On its current path, the $18.1 trillion debt is projected to rise to nearly $27 trillion -- and perhaps even more -- by 2025.
The House Ways and Means Committee has approved a measure that supporters incorrectly claim would prevent federal defaults if the statutory debt limit were reached.
The House Ways and Means Committee approved a measure last week that would allow the Treasury to continue issuing new debt to pay interest on the publicly held debt and Social Security benefits even if the statutory debt limit has been reached.
With a particularly destructive wildfire season this year, the U.S.
Skyrocketing prescription drug costs have blown a hole in the Pentagon’s health care budget but lawmakers disagree on how to lower these costs, with many of them unwilling to alter milita
Back from its long August recess, Congress faces some difficult decisions and tight deadlines, the result of another collapsed budget process and persistent procrastination this year.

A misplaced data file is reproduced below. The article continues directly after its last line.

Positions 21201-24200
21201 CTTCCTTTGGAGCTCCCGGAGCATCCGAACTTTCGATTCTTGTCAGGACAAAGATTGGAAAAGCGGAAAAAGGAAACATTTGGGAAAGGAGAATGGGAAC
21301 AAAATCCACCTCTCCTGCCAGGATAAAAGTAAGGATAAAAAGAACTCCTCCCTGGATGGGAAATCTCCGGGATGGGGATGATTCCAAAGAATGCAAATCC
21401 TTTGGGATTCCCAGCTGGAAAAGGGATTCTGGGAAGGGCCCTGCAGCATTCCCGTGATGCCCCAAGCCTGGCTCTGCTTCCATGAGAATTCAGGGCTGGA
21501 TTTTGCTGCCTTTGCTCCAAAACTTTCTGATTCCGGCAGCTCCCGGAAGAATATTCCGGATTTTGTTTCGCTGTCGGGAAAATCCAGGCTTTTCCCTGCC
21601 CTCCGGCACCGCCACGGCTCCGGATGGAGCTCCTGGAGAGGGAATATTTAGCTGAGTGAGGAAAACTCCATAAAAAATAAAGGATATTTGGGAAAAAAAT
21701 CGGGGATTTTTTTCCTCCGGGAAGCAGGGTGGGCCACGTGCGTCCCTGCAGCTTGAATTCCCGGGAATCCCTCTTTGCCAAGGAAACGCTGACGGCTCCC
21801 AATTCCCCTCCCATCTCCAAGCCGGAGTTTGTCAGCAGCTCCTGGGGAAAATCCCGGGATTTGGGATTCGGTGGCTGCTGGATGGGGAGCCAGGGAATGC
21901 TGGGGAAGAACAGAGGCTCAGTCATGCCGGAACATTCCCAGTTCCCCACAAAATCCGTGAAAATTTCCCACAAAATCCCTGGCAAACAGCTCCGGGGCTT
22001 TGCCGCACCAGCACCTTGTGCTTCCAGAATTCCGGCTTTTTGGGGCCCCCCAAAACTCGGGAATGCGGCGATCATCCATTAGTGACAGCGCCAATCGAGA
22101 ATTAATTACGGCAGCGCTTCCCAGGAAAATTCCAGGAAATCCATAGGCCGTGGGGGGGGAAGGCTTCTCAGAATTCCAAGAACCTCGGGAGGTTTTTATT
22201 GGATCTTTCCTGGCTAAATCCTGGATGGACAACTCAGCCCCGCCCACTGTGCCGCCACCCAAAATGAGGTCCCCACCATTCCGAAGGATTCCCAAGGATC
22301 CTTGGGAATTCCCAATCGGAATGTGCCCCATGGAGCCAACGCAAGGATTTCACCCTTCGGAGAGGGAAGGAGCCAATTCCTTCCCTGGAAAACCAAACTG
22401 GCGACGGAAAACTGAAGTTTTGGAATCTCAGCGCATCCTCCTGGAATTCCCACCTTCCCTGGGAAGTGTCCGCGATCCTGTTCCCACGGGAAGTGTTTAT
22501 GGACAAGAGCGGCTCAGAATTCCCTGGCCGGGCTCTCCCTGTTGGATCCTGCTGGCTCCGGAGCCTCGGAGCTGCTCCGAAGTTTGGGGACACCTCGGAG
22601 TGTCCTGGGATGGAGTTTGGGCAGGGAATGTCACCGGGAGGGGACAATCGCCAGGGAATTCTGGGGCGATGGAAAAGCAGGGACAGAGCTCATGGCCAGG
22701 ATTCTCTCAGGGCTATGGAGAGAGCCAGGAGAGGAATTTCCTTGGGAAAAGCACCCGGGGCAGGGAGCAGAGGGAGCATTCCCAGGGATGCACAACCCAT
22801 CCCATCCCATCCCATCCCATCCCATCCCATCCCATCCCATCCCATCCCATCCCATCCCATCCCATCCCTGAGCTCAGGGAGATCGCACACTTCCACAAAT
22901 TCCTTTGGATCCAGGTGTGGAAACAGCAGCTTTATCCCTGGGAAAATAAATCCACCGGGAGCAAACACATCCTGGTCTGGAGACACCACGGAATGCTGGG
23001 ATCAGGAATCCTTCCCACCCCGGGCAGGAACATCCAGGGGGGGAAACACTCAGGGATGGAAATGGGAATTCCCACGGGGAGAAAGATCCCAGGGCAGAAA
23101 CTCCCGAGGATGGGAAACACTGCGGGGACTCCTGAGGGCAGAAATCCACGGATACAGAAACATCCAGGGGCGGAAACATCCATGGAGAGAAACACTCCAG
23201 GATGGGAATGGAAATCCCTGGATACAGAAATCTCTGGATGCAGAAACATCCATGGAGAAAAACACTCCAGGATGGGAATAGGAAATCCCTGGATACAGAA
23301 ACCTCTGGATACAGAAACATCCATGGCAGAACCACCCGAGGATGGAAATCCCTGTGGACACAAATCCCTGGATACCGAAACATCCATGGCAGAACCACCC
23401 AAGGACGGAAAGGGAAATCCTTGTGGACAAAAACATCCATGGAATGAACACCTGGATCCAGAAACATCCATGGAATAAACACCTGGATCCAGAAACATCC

The Congressional Budget Office (CBO) has released updated projections that reinforce the need for presidential candidates to explain how they would curb the federal debt over the next decade.
Two members of First Budget’s Iowa cabinet are calling on voters to engage presidential candidates on how to put the nation on a sustainable fiscal course.
Jeff Angelo, a former Republican state senator from Ames, and Jeff Danielson, current Democratic state senator from Waterloo, write in the Ames Tribune that the next president will face a daunting fiscal outlook.
To meet the nation’s fiscal challenges, changes are needed throughout the federal budget. That includes domestic spending programs, defense and the inefficient tax code.
But Medicare and Social Security reform are “a crucial part of the mix,” says Chase Hagaman, New England regional director for The Concord Coalition.
These two programs already comprise 42 percent of non-interest federal spending and are growing very rapidly because of an increasing number of beneficiaries. In addition, Medicare faces rising health care costs.
Congressional partisanship and inaction have often dismayed advocates of responsible fiscal policies in recent years. Phil LaRue, director of government relations for The Concord Coalition, points to examples such as the breakdown of the budget process and debt-limit showdowns that roil financial markets.
Yet in recent months, LaRue says in a blog post, there have been positive signs as well, with some lawmakers “coming back around to the fiscal realities facing them this fall and in the coming years.”